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The WoW-killer will be

February 11, 2010

The WoW-killer will be …
By Michael Lafferty

Is the world’s highest-profile MMO seeing the end of its run?

According to a recent report on, Blizzard’s highly touted, and subscription-crazed massively multiplayer online title, World of Warcraft, has stabilized in the past year in terms of growth. The number of players playing it in December 2008 has not changed. Same numbers.

Of course, there are those predicting its downfall. Every new MMO that comes down the pike inevitably – though in hushed tones – gets the question about whether it will be the game that kills WoW.

Let’s get this over with …

The WoW killer will be … ready for it? … WoW. This year will see several new MMOs release, and some with very high profiles – like Final Fantasy XIV and perhaps DC Universe Online. Neither will knock off WoW. They may dip into the numbers a bit, but World of Warcraft hit at the right time, offered the right game experience and captured the gaming world in a time when the MMO genre was young and hungry.

Several MMOs have tried to capture that bit of lightning, hoping that it strikes twice but they seem to always come up short. A new MMO releases, the WoW servers empty out, people try it and about a week later, the WoW community is back. Why? Simple, the new MMO is not what they are looking for. Why? (Ok, stop with the ‘why’ questions – it’s getting annoying!) Because the games either lack overall vision after powerleveling through the intro game, or it’s simply more of the same. And no need to pay for a game beyond the 30 days of free game time if you are already paying for the same game with a level-capped uber character.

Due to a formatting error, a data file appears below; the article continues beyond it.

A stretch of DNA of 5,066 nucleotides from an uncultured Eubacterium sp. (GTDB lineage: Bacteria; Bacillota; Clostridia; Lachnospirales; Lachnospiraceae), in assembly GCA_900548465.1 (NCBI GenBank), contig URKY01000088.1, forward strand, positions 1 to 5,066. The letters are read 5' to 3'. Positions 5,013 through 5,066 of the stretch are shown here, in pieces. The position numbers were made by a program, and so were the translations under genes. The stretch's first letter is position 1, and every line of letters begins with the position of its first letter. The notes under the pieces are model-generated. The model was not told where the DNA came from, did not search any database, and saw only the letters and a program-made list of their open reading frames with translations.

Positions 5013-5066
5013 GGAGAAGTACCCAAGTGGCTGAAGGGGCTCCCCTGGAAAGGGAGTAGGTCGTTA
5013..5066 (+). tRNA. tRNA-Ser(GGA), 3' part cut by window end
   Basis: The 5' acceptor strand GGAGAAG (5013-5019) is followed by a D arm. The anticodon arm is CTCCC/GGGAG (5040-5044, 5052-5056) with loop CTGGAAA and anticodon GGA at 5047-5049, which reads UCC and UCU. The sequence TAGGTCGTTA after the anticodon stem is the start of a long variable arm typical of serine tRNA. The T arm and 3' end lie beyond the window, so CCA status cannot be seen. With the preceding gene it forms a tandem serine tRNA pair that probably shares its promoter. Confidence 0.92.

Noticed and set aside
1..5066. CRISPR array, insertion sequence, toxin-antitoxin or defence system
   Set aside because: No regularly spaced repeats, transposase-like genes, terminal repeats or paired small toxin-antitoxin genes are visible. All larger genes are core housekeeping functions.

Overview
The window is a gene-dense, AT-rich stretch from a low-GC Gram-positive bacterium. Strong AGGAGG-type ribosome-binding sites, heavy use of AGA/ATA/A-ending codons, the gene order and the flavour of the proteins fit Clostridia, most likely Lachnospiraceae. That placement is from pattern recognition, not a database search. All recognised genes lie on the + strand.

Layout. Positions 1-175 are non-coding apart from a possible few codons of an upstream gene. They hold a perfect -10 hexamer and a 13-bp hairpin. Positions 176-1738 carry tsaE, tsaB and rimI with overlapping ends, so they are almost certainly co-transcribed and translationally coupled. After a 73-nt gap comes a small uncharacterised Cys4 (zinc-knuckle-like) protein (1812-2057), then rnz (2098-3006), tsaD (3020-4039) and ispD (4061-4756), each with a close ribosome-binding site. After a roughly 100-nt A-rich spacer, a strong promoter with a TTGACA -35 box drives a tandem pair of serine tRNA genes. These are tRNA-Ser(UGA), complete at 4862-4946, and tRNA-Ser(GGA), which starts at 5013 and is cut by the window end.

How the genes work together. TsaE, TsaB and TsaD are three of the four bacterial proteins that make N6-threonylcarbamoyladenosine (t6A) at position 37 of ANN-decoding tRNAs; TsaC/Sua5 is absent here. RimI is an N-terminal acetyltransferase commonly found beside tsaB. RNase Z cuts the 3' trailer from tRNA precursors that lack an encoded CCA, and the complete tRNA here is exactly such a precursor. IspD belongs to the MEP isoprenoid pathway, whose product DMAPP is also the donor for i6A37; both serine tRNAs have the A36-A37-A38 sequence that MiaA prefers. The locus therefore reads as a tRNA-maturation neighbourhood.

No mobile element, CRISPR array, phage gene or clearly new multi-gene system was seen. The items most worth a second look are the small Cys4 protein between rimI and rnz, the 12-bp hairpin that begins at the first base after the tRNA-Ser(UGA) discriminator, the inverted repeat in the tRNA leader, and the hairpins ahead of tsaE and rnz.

Let’s put it another way. I like spaghetti, especially with the homemade sauce that has a hint of red wine flavoring the spices that are melded gently into the tomato base. I don’t like spaghetti every night of the week for several weeks solid. It gets old, it gets boring, the enthusiasm fades and the taste goes from treat to ‘oh no, not that again!’ status.

And that’s the rut many MMOs are in – they are rehashing the same things everyone else has done. A new game releases and players rush in, hoping for an experience that is fresh and new. They powerlevel past the early stage where everything is handheld and the game world seems it might offer promise and then get into the core game, and find … well, let’s just say that most often the bloom comes off the rose. The blossom opens and instead of a rose it’s a dandelion – prolific and common in appearance.

WoW succeeded because it found a common denominator in the gameplay elements. It took the better elements from existing MMOs, tweaked them slighting and then forged them into a game that was solid from the onset of the journey. People tend to forget some of that. They see the subscription numbers and eyes turn into cash symbols. As the game was built, it started to get more involved and slowly began to bleed itself.

Maybe WoW has peaked and maybe it will start to fall off a bit in subscription numbers. Let the MMO kingdom rejoice! The King is falling, long live the … well, likely with a kingdom full of princes, rather than one true power, there may be several mini-kingdoms. And that is how it should be. One title is not everyone’s cup of gaming, and people will gravitate to those titles that appeal to them for the gameplay offered beyond the opening 10-20 levels.

(To drive the point home with that spaghetti reference …) Hey, it might still be pasta, but instead of a tomato base, we are going marinara, or Bolognese, or Alfredo sauce.

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